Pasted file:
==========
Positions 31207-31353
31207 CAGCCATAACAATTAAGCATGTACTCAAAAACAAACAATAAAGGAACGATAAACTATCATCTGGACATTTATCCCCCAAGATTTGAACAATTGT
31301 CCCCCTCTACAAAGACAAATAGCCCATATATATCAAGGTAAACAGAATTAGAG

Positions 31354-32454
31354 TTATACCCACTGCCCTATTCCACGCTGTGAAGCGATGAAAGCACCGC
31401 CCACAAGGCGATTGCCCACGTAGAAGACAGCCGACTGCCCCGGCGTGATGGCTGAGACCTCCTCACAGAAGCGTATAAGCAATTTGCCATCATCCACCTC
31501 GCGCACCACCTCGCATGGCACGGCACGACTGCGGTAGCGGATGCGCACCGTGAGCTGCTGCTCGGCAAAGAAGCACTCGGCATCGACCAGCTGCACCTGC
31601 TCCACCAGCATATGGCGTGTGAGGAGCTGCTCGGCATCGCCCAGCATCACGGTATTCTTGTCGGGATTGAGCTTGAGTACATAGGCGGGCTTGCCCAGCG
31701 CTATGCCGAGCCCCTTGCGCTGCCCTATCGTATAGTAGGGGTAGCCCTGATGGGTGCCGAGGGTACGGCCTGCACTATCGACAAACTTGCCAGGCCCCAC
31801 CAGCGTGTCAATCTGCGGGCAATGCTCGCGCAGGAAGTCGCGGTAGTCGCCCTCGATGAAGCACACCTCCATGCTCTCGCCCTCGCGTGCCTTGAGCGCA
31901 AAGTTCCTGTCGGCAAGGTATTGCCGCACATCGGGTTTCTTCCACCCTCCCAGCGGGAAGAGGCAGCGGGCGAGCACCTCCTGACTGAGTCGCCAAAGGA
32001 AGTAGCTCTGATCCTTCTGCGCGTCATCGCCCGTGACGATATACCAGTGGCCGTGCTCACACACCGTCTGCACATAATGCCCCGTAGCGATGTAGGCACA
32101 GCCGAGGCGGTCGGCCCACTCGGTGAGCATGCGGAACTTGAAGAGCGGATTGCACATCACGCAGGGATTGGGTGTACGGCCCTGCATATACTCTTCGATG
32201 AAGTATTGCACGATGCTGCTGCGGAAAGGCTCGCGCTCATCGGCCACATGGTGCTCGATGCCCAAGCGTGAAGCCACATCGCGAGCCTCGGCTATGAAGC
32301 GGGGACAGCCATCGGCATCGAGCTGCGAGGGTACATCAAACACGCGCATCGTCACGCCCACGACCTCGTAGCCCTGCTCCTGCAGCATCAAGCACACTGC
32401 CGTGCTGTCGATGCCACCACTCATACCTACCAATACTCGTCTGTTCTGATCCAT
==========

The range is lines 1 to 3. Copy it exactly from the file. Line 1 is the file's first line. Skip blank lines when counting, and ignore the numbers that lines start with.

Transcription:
Positions 31207-31353
31207 CAGCCATAACAATTAAGCATGTACTCAAAAACAAACAATAAAGGAACGATAAACTATCATCTGGACATTTATCCCCCAAGATTTGAACAATTGT
31301 CCCCCTCTACAAAGACAAATAGCCCATATATATCAAGGTAAACAGAATTAGAG